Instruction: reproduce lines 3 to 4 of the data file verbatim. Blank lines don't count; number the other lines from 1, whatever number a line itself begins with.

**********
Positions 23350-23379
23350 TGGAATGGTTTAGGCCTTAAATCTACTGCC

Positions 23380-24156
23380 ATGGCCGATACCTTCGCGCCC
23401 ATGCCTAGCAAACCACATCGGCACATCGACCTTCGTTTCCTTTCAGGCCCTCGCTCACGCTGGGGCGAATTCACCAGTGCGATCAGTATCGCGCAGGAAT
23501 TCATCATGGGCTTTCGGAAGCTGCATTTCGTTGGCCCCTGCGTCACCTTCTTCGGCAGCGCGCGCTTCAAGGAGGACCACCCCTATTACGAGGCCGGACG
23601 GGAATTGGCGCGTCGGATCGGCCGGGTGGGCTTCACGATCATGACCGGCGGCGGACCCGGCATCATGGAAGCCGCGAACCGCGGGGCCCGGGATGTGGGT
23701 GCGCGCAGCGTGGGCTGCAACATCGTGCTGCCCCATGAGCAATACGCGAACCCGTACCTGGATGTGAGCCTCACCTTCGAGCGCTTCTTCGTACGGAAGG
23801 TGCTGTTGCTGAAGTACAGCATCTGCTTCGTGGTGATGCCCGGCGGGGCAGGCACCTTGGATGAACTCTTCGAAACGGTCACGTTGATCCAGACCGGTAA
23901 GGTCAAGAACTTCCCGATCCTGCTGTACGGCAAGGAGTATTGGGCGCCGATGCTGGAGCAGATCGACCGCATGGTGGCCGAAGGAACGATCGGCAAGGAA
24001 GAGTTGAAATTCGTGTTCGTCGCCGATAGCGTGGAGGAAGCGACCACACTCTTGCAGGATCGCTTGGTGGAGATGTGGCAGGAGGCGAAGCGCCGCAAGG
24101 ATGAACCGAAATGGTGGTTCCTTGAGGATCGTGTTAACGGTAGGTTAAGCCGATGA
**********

Positions 23380-24156
23380 ATGGCCGATACCTTCGCGCCC